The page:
Cultivate It: Spoken Word Ode–From Sons to Mothers

For this occasion, the blessed holiday that is Mother’s Day, some of the men of The Left Side Poets came together to put into words their love for their mothers. The Left Side Poets met in the spring of 2008 at Hampton University.

Hope you enjoy it. And if you do, be on the lookout for their first book, The Left Side Poets Present: Strange Fruit, which drops in the fall.

I, Her Son
By The Left Side Poets featuring Ronald Clark, Terry Odis, Tolani Oyefule and Martin Tucker

Art by Dominique Roberson

Her womb fostered my growth in its infancy
protecting my innocence
she was the first person to love me.
This is that, scaredy-cat ride home
where anguish hacks through my curls
I took that beating like the best of mice
with no hole in the wall to zip up my jaw
I needed you.
My back to the wall she reaches me
talks through cellular frequency
though I’ve never been afraid before, never like this.
No, not like this.
Held me in her arms,
lying down the foundation for my strength
she is the reason I made it to manhood
I just couldn’t disappoint.
Her eyes follow me,
taking in her own doing
she sculpted me in a cloak of her values.
I cry, her voice brings peace to me
my silence ceases, she beckons me
to move forward.
In return I give my word,
that I will stay.
Stay the man that she created
Stay the bold and caring soul
Stay the child with endless passion
with resolve as yet untold.
I needed to
sift through these blessed eskimo kisses
that fit the description of medicinal schism
from yesterday
sandbox amnesia.
She, the kindest complexion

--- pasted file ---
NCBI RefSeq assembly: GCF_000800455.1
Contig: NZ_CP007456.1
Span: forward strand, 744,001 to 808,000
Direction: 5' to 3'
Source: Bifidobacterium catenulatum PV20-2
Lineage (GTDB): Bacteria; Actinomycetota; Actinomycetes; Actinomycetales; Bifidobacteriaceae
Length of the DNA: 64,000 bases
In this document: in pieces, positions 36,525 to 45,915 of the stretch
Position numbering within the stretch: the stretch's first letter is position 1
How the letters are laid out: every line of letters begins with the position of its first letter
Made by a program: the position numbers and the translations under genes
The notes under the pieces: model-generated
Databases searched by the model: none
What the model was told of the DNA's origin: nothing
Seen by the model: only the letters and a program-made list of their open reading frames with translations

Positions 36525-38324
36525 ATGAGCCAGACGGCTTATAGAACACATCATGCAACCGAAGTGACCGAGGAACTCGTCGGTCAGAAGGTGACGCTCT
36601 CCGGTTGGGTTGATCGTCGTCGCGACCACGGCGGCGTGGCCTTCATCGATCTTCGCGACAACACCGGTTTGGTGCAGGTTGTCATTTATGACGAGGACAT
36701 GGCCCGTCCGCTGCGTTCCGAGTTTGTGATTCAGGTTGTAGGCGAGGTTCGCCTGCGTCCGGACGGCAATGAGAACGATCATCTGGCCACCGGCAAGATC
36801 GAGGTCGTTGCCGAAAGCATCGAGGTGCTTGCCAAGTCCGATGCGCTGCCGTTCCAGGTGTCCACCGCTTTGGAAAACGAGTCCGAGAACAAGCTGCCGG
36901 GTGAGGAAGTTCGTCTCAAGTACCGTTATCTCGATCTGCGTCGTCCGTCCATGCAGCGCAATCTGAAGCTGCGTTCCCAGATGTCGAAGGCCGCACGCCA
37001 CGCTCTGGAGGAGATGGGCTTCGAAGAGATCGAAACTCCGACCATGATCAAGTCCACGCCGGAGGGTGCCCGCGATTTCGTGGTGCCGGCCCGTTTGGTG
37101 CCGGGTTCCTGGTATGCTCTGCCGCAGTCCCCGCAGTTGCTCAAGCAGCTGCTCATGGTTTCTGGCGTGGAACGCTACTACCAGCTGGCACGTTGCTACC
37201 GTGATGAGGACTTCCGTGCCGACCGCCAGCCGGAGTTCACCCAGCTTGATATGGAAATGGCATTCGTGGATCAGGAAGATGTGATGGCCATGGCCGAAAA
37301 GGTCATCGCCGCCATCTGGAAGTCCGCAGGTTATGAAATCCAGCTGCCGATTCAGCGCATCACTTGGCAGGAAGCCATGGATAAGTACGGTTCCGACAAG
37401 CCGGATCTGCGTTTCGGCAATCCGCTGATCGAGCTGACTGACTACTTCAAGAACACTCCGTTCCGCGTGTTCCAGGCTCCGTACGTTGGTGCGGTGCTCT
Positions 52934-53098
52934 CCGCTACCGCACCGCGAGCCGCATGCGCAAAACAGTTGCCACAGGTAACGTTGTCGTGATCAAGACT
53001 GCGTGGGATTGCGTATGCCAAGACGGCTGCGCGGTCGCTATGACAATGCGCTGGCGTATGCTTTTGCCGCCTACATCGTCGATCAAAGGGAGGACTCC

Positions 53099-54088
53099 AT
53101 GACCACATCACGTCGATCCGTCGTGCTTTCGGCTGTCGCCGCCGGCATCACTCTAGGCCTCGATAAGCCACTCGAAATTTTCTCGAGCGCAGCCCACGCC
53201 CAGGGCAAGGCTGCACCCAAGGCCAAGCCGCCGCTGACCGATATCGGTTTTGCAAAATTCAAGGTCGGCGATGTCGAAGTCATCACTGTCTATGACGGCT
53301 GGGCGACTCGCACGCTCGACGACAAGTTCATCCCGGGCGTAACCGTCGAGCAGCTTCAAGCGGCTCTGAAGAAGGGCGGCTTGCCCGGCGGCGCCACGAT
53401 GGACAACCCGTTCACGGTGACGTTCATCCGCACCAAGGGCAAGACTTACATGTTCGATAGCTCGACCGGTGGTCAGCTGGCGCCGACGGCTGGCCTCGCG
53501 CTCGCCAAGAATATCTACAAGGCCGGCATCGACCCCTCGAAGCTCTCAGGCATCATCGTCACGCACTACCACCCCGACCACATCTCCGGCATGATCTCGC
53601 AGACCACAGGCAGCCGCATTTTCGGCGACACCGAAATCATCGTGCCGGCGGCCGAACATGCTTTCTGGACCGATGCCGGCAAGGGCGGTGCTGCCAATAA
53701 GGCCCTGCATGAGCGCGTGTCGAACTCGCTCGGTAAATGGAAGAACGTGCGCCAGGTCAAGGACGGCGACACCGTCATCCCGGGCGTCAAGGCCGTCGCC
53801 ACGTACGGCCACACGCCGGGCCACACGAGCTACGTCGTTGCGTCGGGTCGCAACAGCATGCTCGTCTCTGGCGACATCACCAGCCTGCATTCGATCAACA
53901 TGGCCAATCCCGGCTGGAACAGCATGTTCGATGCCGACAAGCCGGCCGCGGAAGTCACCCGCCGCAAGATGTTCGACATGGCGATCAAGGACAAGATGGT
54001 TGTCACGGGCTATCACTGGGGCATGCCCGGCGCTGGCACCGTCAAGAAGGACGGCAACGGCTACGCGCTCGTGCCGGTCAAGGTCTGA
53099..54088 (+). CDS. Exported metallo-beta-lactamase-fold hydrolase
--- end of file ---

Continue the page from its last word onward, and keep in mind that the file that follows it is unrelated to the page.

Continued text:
utter peace begets her face.
Even when my world is broken,
and I, strangled in my place.
This mother’s day,
I have the privilege of seeing
four generations of mothers.
The oldest of which, doesn’t speak,
but I’m convinced, that God has hidden his smile behind her eyes
she’s my great-grandmother.
Her daughter, my grandmother,
is the strongest woman I’ve ever met.
I’m convinced that God has dipped her in resilience
because everything life throws at her has been devoured
without her flinching.
She’s eaten cancer for breakfast
a brain tumor for lunch
and bad knees for dinner –
she’s having Satan for a midnight snack.
My sister, at five-feet even
bears the weight of the world on her shoulders
with a baby on her hip
now tell atlas to do that.
I can’t wait to find a woman as strong as you
so I can make her a strong mother too.
Then there’s my mother
who uses her heart and soul as ingredients in all of her meals.
She fills more than just bellies, she mends spirits
I guess that’s why they call it soul food.
I stay on her mind,
as she does on mine
tissue in her hand, hours before a tear drops
she is God’s manifestation of his love.
A woman who shoulders loads Samson wouldn’t try
parts seas of despair with Moses’ rod
her hugs melt away layers of insecurities.
She is always there to listen
although I doubt and may not see,
she is steadfast in her offer
faultless belief in me.
I wanna raise daughters like you
the four of you together are more beautiful than
a month of sunrises that I pray I am able to behold again.
Gracefully entering the different phases of life,
as you age, I return the favor
of your protection,
healing wounds with reciprocation
and yet,
when the call for love is made
and request given for one
I will answer resolutely
Her, a goddess
I, her son.


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